Buddhism often speaks of compassion, of mercy, of the
development of both in the human soul. This in contradiction
Passion can quickly lead to fanaticism, emotionality,
blindness that prevents us from clearly seeing and hearing.
Calvin's passion was partly the cause that dissenters
ended at the stake.
Fundamentalists are passionate believers, like the Ku
In short: passion often leads to intolerance. Hitler
was also a passionate man.......
An important aspect of (Zen) meditation is precisely
the detachment of passions.
In its place originates a calm mind that leads to insight
and, last but not least, to compassion.
Obviously, compassion is of an altogether different
order than passion.
In the latter case, the saying that the road to hell
is often paved with good intentions maybe applicable
Just compare a silent lake to a lake that is violently
driven by the wind.
The violent lake is totally preoccupied with itself,
but when you toss a small pebble into the silent lake,
the lake will clearly react.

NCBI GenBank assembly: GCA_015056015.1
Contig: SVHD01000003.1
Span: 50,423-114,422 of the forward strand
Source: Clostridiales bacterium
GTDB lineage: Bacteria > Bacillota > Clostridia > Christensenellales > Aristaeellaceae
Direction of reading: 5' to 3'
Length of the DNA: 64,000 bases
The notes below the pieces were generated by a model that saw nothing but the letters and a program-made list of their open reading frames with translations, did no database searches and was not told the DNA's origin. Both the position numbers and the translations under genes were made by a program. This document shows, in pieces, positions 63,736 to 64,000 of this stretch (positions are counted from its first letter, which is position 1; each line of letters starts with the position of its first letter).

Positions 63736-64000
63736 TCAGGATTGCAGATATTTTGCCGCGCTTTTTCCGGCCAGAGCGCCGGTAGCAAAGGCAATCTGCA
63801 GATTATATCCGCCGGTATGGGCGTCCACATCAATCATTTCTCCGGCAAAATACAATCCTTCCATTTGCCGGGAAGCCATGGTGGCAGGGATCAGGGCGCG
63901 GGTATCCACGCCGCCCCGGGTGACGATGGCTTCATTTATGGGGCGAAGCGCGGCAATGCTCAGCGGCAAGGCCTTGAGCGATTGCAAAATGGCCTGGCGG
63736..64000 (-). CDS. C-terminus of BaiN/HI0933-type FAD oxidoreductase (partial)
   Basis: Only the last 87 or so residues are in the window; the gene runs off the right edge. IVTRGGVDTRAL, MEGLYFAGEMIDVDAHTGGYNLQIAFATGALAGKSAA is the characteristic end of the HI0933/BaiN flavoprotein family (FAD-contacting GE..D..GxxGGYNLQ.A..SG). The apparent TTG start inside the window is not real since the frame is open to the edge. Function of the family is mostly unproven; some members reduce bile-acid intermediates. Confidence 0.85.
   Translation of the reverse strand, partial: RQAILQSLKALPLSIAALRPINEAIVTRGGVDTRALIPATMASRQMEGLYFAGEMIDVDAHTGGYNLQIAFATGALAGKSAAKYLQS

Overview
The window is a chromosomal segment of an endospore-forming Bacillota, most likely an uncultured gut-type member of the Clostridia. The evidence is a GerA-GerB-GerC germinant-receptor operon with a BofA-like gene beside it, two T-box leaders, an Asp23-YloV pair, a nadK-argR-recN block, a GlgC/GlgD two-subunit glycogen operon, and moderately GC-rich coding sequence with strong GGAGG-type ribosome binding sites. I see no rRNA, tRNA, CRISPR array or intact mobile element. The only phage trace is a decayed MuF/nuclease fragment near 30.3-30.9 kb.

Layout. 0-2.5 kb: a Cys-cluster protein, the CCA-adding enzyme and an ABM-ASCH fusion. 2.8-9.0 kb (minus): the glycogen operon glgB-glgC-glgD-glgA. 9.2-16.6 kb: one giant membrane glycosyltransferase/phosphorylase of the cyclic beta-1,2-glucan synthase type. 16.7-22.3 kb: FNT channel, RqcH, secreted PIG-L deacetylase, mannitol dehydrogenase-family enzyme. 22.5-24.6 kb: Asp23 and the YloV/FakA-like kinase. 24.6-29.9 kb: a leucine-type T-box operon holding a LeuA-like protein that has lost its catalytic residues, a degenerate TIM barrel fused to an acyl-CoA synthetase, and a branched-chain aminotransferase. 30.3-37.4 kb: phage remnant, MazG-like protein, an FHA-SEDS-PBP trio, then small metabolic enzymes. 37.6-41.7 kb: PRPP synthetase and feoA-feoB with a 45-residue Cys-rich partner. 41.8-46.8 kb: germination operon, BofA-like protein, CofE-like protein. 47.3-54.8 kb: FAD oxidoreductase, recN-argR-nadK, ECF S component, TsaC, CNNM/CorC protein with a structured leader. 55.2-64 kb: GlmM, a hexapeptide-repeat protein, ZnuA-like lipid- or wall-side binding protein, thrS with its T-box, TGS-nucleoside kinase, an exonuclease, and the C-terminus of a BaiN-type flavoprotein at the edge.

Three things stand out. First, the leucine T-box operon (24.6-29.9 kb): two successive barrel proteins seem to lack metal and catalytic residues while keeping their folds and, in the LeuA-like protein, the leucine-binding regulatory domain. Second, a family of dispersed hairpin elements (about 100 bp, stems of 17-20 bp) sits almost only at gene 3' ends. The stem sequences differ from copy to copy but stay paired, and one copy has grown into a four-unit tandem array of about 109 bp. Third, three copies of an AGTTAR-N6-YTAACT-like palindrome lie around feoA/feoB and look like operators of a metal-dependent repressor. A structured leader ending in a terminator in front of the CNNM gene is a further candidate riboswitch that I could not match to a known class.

Also compare emotion and feeling.
The violent lake is preoccupied with itself, passionate
as it were, while the silent lake is more receptive,
sensitive. In our culture, the two concepts are often
lumped together, just like love and sex for instance.
Our culture doesn't seem evolved enough to be aware
of this difference between feeling and emotion.
To me, Jesus seems more a figure of compassion than
of passion, although I can imagine that theologians
could hold a passionate debate about this.
In short, some comments to the concept of passion seem
From the figures mentioned, I'd like to highlight Mary
She is also mentioned in a recently published book by
professor in theology Auke Jelsma.
The book is called: "doorgevingen van Jezus."
Jesus appears to Auke Jelsma in a sort of vision, and
also speaks about who Mary Magdalene really was. It
appears that Mary Magdalene was a paranormally highly
developed woman. And although they loved each other
very much they never had an erotic relationship, because
Jesus, as he said himself in this book, didn't have
time for that. The absence of any form of patheticness,
which I think is related to passion, in my opinion added
to the believability of this document.